In Louisa May Alcott's journal of 1860, she wrote, "All of the philosophy in our house is not
in the study, a good deal is in the kitchen, where a fine old lady thinks high thoughts
and does good deeds while she cooks and scrubs." The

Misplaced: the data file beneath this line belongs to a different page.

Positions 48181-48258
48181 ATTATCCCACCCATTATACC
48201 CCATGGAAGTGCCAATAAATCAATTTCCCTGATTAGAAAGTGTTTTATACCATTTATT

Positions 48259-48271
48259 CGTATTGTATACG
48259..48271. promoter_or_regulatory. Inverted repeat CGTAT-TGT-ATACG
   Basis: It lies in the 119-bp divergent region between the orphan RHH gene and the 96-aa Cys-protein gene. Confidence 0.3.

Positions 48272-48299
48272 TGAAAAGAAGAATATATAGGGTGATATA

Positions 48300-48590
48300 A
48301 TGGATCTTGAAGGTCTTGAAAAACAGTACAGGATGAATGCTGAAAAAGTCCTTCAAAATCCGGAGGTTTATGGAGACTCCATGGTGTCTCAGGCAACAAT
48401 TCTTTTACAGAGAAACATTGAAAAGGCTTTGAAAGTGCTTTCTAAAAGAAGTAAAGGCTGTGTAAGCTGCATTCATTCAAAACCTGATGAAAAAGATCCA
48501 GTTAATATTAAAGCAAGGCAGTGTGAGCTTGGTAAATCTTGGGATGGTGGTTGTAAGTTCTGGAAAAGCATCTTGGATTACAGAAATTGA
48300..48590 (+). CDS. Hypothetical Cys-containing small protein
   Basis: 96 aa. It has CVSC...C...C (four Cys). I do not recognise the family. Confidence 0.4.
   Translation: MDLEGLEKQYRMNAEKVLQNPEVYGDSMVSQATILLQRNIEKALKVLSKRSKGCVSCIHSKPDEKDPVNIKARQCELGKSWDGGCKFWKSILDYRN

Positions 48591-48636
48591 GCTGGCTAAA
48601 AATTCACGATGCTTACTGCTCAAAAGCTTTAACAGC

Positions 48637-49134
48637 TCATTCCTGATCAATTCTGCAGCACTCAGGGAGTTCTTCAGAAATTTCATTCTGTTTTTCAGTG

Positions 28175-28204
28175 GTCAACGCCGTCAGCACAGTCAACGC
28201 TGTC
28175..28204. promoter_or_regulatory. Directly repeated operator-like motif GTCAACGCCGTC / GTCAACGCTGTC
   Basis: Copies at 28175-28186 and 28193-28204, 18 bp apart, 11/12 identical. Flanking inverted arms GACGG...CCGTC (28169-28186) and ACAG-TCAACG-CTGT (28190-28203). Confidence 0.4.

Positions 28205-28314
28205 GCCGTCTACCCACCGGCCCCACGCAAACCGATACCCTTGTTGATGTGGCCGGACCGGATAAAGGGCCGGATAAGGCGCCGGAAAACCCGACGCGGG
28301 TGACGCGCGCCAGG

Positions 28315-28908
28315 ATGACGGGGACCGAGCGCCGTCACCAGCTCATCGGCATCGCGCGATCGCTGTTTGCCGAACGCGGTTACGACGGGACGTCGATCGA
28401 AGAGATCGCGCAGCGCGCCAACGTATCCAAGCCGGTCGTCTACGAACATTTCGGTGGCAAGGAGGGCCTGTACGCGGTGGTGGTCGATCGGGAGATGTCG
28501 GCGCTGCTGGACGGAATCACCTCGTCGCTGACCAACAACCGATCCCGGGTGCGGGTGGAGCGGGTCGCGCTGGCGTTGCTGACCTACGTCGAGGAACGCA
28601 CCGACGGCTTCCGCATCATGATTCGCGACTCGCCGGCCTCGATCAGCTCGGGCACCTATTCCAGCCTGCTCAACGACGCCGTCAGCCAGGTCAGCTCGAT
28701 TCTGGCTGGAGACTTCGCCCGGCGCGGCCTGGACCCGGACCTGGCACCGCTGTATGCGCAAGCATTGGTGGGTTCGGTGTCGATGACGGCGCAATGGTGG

Alcott women all worked in the Kitchen preparing and preserving food and doing laundry, but Mr. Alcott spent a good deal of time here as well, making it an efficient workspace. Innovations he implemented include a hot water boiler/reservoir and a clothes drying rack. Other original features include the soapstone sink that was purchased by Louisa, a variety of kitchen implements and cooking tools, and the hutch table. The Alcotts were also fortunate to have running water installed in the mid-1870s, but their well is still visible via a trap door in the Kitchen floor. May Alcott also commandeered her mother's bread board to practice the art of pyrography on it.